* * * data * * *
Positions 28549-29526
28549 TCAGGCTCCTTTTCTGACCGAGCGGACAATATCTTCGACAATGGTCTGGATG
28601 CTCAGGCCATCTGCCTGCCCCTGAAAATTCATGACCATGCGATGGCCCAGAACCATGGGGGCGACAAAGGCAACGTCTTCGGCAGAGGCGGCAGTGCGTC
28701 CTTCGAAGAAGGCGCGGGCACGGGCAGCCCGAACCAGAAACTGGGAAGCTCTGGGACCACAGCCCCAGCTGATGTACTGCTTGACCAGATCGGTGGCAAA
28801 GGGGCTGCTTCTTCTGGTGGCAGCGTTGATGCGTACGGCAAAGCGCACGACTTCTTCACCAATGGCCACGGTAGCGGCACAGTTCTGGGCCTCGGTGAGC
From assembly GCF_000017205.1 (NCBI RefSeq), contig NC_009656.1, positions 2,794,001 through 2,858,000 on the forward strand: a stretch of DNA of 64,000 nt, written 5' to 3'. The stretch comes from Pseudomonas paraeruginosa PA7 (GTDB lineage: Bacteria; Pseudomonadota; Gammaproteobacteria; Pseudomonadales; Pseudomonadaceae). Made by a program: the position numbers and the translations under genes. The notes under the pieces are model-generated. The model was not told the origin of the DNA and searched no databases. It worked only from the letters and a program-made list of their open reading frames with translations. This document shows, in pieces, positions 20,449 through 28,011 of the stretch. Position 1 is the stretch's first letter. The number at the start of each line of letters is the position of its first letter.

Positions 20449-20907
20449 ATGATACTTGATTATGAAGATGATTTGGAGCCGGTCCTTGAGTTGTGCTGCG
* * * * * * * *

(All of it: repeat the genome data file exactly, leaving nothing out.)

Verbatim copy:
Positions 28549-29526
28549 TCAGGCTCCTTTTCTGACCGAGCGGACAATATCTTCGACAATGGTCTGGATG
28601 CTCAGGCCATCTGCCTGCCCCTGAAAATTCATGACCATGCGATGGCCCAGAACCATGGGGGCGACAAAGGCAACGTCTTCGGCAGAGGCGGCAGTGCGTC
28701 CTTCGAAGAAGGCGCGGGCACGGGCAGCCCGAACCAGAAACTGGGAAGCTCTGGGACCACAGCCCCAGCTGATGTACTGCTTGACCAGATCGGTGGCAAA
28801 GGGGCTGCTTCTTCTGGTGGCAGCGTTGATGCGTACGGCAAAGCGCACGACTTCTTCACCAATGGCCACGGTAGCGGCACAGTTCTGGGCCTCGGTGAGC
From assembly GCF_000017205.1 (NCBI RefSeq), contig NC_009656.1, positions 2,794,001 through 2,858,000 on the forward strand: a stretch of DNA of 64,000 nt, written 5' to 3'. The stretch comes from Pseudomonas paraeruginosa PA7 (GTDB lineage: Bacteria; Pseudomonadota; Gammaproteobacteria; Pseudomonadales; Pseudomonadaceae). Made by a program: the position numbers and the translations under genes. The notes under the pieces are model-generated. The model was not told the origin of the DNA and searched no databases. It worked only from the letters and a program-made list of their open reading frames with translations. This document shows, in pieces, positions 20,449 through 28,011 of the stretch. Position 1 is the stretch's first letter. The number at the start of each line of letters is the position of its first letter.

Positions 20449-20907
20449 ATGATACTTGATTATGAAGATGATTTGGAGCCGGTCCTTGAGTTGTGCTGCG